3. Pipeline Configuration. Each Pipeline can have a set of configuration parameters, potentially used to change execution semantics or to include or exclude Tasks from the Pipeline at runtime, or to change the transactional nature of the Pipeline if required.
  4. Shared System State. One must take care to arrange for a degree of task independence - that is, if the tasks share system resources beyond the Data object, such as transactional resources, it should be provable that no interference can occur between shared resources.
  5. Composite Pipelines. It is possible to nest the execution of one Pipeline (the child) into a Task in another Pipeline (the parent).  This can be used as a grouping mechanism for related tasks, and also as a way to vary Pipeline Configuration parameters.  A common pattern is to use up to three child Pipelines in a 'Pre-', 'Core-', 'Post-' parent pipeline, where the Post- pipeline tasks are in a different transaction for more complex activities.

Sample Code and Usage

public class PlaceOrderPipeline {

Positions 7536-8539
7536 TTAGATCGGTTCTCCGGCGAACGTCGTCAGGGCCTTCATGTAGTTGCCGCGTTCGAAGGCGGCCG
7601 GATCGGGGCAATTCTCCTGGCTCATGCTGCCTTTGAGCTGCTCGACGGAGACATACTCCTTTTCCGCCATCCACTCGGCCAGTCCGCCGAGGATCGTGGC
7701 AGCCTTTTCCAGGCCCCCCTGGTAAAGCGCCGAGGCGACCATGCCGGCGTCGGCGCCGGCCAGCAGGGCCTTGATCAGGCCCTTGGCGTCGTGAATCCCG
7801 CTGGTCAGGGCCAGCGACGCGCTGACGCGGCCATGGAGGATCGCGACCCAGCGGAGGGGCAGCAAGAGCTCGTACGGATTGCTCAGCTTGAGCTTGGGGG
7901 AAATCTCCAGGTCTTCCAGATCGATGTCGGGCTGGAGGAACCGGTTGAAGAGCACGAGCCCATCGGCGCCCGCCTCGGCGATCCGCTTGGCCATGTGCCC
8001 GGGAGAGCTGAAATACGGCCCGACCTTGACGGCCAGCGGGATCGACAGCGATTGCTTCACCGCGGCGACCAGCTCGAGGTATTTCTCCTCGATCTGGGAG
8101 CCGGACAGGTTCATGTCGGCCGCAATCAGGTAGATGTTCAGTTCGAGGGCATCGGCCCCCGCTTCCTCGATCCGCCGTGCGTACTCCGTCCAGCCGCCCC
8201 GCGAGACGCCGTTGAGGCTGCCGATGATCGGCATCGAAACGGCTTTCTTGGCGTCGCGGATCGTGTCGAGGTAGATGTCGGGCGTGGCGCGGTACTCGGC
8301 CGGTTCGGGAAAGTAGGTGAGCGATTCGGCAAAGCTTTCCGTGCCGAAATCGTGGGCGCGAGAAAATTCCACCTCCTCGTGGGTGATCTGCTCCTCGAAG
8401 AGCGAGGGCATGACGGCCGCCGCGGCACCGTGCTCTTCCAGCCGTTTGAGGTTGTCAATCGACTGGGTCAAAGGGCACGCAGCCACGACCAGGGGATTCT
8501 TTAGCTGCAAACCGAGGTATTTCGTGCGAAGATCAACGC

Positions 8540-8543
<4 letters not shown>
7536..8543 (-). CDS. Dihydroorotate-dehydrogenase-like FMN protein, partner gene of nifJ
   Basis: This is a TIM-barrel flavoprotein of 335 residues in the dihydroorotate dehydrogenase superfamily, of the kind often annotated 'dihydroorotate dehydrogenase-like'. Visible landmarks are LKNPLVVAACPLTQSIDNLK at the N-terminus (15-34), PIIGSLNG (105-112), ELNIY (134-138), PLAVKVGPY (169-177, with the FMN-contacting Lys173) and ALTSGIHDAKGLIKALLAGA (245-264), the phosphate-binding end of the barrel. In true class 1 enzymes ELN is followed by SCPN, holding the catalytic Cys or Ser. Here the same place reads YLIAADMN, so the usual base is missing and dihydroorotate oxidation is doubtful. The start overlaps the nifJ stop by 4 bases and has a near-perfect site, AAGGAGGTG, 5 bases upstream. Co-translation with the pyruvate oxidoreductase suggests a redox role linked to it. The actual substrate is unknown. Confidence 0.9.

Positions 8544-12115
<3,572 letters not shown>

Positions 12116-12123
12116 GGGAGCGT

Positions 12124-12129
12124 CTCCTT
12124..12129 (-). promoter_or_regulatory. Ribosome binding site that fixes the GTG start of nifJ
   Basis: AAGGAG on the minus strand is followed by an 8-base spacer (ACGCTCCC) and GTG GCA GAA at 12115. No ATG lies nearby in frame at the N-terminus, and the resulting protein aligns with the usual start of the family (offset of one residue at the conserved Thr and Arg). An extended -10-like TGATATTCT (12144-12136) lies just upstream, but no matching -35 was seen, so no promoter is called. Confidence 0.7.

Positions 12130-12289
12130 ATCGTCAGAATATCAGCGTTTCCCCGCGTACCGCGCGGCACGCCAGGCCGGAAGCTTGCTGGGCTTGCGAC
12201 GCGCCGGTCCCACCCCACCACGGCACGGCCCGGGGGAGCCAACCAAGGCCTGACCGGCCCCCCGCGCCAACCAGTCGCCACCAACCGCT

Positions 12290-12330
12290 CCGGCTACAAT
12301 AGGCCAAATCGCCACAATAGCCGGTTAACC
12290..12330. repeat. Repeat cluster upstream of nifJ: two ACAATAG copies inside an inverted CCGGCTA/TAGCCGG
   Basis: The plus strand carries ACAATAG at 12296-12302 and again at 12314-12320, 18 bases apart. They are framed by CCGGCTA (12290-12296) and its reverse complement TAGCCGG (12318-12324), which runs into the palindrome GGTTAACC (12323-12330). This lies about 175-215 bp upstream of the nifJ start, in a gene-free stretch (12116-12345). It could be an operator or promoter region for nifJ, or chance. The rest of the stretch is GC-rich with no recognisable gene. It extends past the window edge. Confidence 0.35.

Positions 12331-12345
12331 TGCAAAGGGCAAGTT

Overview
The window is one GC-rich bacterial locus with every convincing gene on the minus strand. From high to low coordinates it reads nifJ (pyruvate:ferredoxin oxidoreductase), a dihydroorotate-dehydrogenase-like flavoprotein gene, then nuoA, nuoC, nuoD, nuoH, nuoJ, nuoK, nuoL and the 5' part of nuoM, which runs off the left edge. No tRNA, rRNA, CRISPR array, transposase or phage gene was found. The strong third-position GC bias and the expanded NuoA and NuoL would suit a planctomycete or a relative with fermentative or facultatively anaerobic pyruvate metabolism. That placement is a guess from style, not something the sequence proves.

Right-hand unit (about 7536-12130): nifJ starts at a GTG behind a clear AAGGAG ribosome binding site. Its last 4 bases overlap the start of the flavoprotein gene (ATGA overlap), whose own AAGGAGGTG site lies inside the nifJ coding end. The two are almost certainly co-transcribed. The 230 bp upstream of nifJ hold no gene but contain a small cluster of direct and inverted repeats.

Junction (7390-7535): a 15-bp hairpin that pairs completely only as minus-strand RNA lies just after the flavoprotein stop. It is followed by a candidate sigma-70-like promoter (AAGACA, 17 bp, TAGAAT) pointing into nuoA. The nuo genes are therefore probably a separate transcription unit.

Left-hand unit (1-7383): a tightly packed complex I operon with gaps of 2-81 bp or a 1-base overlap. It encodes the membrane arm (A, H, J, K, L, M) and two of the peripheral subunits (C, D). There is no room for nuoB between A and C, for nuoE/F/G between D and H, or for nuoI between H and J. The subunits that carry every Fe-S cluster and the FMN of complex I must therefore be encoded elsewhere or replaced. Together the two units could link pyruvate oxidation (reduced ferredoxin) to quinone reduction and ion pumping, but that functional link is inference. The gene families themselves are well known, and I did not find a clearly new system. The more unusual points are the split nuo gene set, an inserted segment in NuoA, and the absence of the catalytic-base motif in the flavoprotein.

@Autowired List<OrderPlacementTask> tasks;
      public void placeOrder(OrderData data) throws PipelineException {
         for (OrderPlacementTask task: tasks) {

    OrderPlacementPipeline pipeline = Container.get("OrderPlacementPipelineBean");
    OrderData order = // build orderData object from user inputs
    try {
    } catch (PipelineException p) {
        // recover and/or pass this up

Known Uses

Http Servlet Request: In this pipeline the tasks are servlets, and the Data obejct is the Http Request, and the Pipeline's activity is the handling of the request.

Order Placement: When a customer signs up for Netflix, the processing is performed using a Pipeline pattern.

Related Patterns

A chain of responsibility is similar to a pipeline.  The main differenceis that with a Pipeline there is a notion of a controller managing the process that has configuration parameters, and that can include or exclude tasks at runtime, whereas a chain of responsibility localizes the decision to the Tasks as to which Task executes next.  Use a Pipeline when you desired confirable parameters for the activity, when there is a clear sharable Data object and the tasks need to be dynamically controllable.

A Pipeline in that sense is like a mediated chain of responsibility.